Judge Clark Douglas is a closer. He closes his door all the time to keep the cats from getting outside.
Our reviews of The Closer: The Complete First Season (published June 21st, 2006), The Closer: The Complete Second Season (published July 4th, 2007), The Closer: The Complete Third Season (published June 25th, 2008), The Closer: The Complete Fourth Season (published May 26th, 2009), and The Closer: The Complete Fifth Season (published August 18th, 2010) are also available.
"I told you to adapt to the building, not to make the building adapt to you."
Facts of the Case
Deputy Chief Brenda Leigh Johnson (Kyra Sedgwick, Secondhand Lions) is the rock star of the Los Angeles Police Department Major Crimes Division. When a new case opens, Brenda is usually the one to close it. This season, there are a couple of new complications added to the mix. First, Brenda is forced to adapt to the new high-tech facility that Major Crimes Division has been given. It's loaded with all sorts of fancy crime-solving tools, but Brenda finds her new surroundings a hassle to deal with. Second, the LAPD is searching for a new chief, and Brenda has thrown her hat into the ring. Her primary competition is her boss, Assistant Chief for Operations Will Pope (J.K. Simmons, Spider-Man). In the midst of all this, a colorful variety of new cases are closed.
All fifteen episodes of The Closer: The Complete Sixth Season are spread across three discs:
Full disclosure: I hadn't watched an entire episode of The Closer before digging into this sixth-season set, though I had seen countless promos for the show (it seems to get featured in my movie theatre's pre-show programming every season) and had heard a few positive things about it from friends. Fortunately for yours truly, The Closer is not exactly a tangled web of complex plotting ala Lost or The Wire, but rather a pretty straightforward case-of-the-week procedural that doesn't let its minimal long-arc storytelling get in the way of delivering satisfactory self-contained episodes of television. When a new office is one of the biggest developments, you realize that we're not dealing with The Shield (though this series does borrow that program's blinking opening credits sequence beat-for-beat).
From what I am told, early seasons of The Closer made a big deal of the fact that Brenda was a Georgia girl working in LA; wringing a good deal of fish-out-of-water comedy and drama from her distinctive personality. That element is barely present in season six, as Brenda is now simply a part of the team and is only set apart from the others by her accent and constant frown. Though it took me a while to get a handle on the personalities of the supporting players, Sedgwick gives viewers a firm idea of who she is within mere minutes of any given episode. It's a striking performance that more or less towers over everything else in the show, and it's certainly the element that has received the most acclaim (Sedgwick has received Emmy and Golden Globe nominations—plus one win from both—for every season of the program to date).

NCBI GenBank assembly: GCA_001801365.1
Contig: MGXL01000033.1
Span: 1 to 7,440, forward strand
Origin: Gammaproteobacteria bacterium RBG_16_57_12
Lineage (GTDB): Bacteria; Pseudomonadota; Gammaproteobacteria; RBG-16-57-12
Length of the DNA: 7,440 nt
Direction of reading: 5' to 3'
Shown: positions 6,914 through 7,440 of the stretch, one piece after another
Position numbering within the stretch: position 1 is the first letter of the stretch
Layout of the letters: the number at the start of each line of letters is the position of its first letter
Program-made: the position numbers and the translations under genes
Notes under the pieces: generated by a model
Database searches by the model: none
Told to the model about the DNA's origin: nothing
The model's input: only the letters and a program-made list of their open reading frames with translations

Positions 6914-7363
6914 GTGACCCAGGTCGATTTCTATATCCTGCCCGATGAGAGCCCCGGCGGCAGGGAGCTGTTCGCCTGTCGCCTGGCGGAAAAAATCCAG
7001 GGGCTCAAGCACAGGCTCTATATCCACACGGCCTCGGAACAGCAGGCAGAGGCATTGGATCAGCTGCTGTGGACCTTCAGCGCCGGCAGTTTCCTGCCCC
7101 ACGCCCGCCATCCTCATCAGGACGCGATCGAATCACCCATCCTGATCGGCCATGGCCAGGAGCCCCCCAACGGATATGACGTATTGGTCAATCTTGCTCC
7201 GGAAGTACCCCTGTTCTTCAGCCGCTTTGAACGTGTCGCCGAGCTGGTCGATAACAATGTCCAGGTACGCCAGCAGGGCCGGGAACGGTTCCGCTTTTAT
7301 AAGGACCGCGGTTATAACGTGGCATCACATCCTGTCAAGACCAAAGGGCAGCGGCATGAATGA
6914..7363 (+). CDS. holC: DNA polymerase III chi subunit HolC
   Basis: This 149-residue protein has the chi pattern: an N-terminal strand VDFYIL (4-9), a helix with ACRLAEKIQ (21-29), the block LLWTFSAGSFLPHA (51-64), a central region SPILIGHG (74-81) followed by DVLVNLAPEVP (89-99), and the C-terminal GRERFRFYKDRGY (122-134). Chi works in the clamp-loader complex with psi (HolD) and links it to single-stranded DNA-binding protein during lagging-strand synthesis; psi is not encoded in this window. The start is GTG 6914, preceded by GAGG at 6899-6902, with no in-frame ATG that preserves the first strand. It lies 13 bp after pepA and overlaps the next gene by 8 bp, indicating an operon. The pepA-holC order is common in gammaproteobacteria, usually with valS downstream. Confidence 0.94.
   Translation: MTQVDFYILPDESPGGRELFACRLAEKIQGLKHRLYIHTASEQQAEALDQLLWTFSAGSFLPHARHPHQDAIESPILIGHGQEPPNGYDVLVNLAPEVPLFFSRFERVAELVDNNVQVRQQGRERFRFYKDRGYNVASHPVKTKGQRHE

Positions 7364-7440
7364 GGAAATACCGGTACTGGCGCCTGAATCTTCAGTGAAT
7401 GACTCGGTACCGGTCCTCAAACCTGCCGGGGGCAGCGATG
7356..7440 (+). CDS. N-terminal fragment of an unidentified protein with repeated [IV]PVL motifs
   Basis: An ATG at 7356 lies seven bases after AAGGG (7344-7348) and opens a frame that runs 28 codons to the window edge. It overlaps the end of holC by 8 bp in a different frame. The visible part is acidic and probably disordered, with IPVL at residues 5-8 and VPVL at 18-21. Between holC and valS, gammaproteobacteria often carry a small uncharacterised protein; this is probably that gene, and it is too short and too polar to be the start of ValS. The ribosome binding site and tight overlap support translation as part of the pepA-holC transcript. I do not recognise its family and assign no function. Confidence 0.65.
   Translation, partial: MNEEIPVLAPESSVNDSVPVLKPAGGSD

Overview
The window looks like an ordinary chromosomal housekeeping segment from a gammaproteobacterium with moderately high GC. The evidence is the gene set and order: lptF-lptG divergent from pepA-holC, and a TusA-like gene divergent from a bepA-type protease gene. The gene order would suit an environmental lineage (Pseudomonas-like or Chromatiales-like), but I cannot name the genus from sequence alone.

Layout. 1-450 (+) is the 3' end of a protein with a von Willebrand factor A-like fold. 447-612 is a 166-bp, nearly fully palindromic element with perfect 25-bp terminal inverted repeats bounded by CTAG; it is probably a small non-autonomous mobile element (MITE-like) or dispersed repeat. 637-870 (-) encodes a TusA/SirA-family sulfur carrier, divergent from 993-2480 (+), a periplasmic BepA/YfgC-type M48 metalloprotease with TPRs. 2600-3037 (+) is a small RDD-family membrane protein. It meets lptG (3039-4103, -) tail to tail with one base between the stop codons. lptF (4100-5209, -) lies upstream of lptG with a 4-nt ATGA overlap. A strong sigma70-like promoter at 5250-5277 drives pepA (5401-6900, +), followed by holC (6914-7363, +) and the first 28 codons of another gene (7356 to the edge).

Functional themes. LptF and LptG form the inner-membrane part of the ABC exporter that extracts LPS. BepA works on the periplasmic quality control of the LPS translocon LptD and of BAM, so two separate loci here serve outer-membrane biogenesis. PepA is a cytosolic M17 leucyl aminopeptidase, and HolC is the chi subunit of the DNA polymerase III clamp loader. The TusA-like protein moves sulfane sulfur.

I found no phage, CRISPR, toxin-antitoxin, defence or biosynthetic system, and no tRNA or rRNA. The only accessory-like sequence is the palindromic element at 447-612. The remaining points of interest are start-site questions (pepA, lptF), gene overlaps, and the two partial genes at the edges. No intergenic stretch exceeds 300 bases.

While a few mildly intense moments appear from time to time, the show's tone veers towards the gently comedic, as murders tend to be a set-up for cornball punchlines rather than wrenching drama (Example: someone talking about the stars makes a reference to "heavenly bodies," and then someone will chime in with, "our latest victim's girlfriend certainly has a heavenly body" or some such silliness). The writers also have a tendency to include everything we need to know right in the dialogue, regardless of whether or not it sounds like a genuine conversation. This is one of those shows where characters tell each other things they already know simply for the benefit of getting the audience up to speed.
That may sound like an insult, but it's not intended that way. There's certainly a place for programs like The Closer, which is a harmless slice of well-crafted sock-folding television. It doesn't strive for realism and things tend to get wrapped up in a tidy manner at the end of every episode, but the series is well-acted (J.K. Simmons and guest-star Mary McDonnell stand out in an impressive field of supporting players) and never takes itself too seriously. As a newcomer to the series, I didn't suffer even a small amount of confusion at any point, since the program goes to great pains to ensure that viewers don't feel lost regardless of when they tuned in. While I imagine that might get a little tiresome if one were marathoning their way through the complete series, it does make this a program that I'd be cool with spending an hour with if there was nothing else particularly exciting on television.
The DVD transfer is a bit disappointing, probably due to the fact that five 43-minute episodes have been crammed onto each disc. The level of detail suffers at times and depth isn't as strong as it could be, but this is par for the course with any television series including this much material on each standard-def disc. Personally, I feel there should be a maximum of four episodes per disc for dramas of this length, as one can almost always tell a significant difference when a DVD is stuffed with just a bit more content. Audio is satisfactory, with clean dialogue and a pretty generic Thomas Newman-y score (easily the most-imitated composer in modern network television, though Newman doesn't really work in TV himself). Extras are thin: some deleted scenes, two quick featurettes ("Kyra Sedgwick Opens Up About The Closer" and "Script to Screen: Making Episode 3 In Custody") and a gag reel.
Watching my first season of The Closer didn't exactly inspire me to go back and watch the rest of the show from the beginning, but it's easy to see the appeal of this charming, unpretentious program. It's quite likable.
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Scales of Justice
Studio: Warner Bros.
• Deleted Scenes
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